Wow! So we should probably sprout every seed we eat, right?
Not exactly. Though sprouting food offers some great nutritional benefits, anti-nutrients aren’t entirely evil.
Anti-nutrients have effects that might sound undesirable at first, but they’re not quite as simple as you might think. Like many substances, their effects within the body are complex. In fact, most anti-nutrients also do quite a lot of good. Lectins aid in functions like inflammation control and might even reduce tumor growth. Protease inhibitors are thought to have anti-inflammatory and anti-cancer properties. Phytic acid is believed to help lower cholesterol and reduce the risk of heart disease.
“[Anti-nutrients] are the very same components that are thought to give beans, lentils, whole grains, vegetables, and fruits their well-documented disease-fighting powers. In fact, you may know these ‘anti-nutrients’ by another name—’phytonutrients,’ the highly-prized, health-boosting compounds that we celebrate in whole foods,” writes registered dietitian Johannah Sakimura on Everydayhealth.com.
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Interesting. So is sprouting worth my time?
It depends. If you’re a master of food prep looking to squeeze the greatest number of nutrients out of your diet, including some sprouted foods is certainly a good idea.
Andrews says, “So few people do food prep at home. It’s hard enough for people to just boil something on a stove, so asking people to sprout at this point, I feel like it’s never going to happen. But if someone said, ‘Ryan, I’m willing to do anything. Tell what you think is optimal for my health.’ I’d tell them incorporating sprouted foods is a good idea. Not all the time; everything doesn’t have to be sprouted. But it’s a way to incorporate more variety in the way we prepare foods, and I think that’s a good thing. Different things take place in the sprouting process. You might free up some nutrients you’re falling short on. I’m a huge fan of variety in cooking methods, foods, etc. Everything has pros and cons, so the more you spread it out, the better.”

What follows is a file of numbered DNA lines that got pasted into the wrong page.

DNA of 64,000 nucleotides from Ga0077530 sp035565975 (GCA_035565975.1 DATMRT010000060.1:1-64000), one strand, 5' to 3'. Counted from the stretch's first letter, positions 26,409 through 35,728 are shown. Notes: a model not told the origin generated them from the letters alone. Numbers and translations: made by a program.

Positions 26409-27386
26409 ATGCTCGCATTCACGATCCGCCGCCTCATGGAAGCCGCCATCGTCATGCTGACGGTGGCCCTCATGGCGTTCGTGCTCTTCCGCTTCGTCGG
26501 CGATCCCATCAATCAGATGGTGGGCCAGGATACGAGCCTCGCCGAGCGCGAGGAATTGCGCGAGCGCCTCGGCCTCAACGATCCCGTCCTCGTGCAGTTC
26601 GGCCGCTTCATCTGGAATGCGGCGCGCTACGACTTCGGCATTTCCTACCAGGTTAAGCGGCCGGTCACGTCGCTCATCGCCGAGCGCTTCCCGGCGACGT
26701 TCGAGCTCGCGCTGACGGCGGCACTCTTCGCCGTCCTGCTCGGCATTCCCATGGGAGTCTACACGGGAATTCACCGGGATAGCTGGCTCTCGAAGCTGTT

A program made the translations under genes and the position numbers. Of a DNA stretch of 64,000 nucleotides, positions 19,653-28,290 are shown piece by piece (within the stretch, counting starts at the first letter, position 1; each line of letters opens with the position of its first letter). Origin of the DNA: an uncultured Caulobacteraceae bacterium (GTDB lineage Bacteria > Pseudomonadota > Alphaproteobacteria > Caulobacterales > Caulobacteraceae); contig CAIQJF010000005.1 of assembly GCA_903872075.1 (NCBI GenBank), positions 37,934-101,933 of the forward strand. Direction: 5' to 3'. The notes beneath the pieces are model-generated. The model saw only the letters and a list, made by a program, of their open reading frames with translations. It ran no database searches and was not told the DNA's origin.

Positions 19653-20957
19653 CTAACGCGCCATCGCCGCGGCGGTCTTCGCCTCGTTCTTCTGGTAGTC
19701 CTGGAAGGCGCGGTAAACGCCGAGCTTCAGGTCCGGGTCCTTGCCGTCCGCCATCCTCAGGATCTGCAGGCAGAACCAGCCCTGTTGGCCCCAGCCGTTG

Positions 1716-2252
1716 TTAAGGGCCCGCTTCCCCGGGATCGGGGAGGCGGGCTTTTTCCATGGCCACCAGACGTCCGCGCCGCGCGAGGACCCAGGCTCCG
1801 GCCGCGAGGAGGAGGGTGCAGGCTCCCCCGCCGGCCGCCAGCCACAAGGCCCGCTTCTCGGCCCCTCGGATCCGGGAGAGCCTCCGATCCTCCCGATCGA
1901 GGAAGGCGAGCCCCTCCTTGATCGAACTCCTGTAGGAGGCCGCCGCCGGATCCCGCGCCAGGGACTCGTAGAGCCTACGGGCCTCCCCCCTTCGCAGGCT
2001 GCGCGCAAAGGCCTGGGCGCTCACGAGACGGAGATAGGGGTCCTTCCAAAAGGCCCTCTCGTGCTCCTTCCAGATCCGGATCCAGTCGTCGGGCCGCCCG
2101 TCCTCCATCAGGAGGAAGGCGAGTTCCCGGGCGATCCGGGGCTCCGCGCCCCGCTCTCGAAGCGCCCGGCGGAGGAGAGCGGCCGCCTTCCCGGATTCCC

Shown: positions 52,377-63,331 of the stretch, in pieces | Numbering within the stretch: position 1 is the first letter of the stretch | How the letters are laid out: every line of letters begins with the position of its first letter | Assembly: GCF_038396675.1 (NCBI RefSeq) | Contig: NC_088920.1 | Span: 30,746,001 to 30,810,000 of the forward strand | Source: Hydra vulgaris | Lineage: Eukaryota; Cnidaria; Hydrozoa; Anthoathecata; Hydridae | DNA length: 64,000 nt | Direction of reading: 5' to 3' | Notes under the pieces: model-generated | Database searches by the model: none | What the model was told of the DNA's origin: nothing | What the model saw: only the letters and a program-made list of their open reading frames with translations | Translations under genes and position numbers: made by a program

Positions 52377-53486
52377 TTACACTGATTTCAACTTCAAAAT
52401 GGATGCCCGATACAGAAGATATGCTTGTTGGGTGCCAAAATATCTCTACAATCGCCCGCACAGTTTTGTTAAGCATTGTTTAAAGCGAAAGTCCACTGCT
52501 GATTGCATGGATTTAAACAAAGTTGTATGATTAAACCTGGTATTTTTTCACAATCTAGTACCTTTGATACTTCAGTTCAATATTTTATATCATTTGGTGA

I think I’d like to give sprouting a shot. What else should I know?
Great. First, some foods can be eaten immediately after they’ve been sprouted—but not all. Raw sprouted kidney beans (or just raw kidney beans in general) contain a toxin known as phytoaemagglutinin and therefore must be boiled before they’re consumed. Raw alfalfa sprouts have been linked to a high number of food-borne illnesses.
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“If someone wanted the absolute optimal way to absorb as many nutrients as possible, doing some sort of cooking after the sprouting would be best,” says Andrews. “You can sprout something then cook it a lot of different ways. Many things you can just eat sprouted, but not everything. Raw sprouted kidney beans, you don’t want to do that. It can be fatal. Raw alfalfa sprouts have been linked to a lot of food-borne illnesses. But a lot of things are fine: lentil sprouts, chickpea sprouts, almonds sprouts, those are just fine to eat raw.”
It’s also good to know that soaking can be a quicker way to unlock some of the benefits that sprouting offers. Soaking refers to the first part of the sprouting process where the seeds are simply “soaked” in warm water for between 8-12 hours. After the soak, you should discard the water. “The process of soaking gets that beneficial series of events going. Some of the compounds that can block our digestion of nutrients can go into the water, so when you get rid of the water, you’re getting rid of some of the stuff you don’t want,” Andrews says.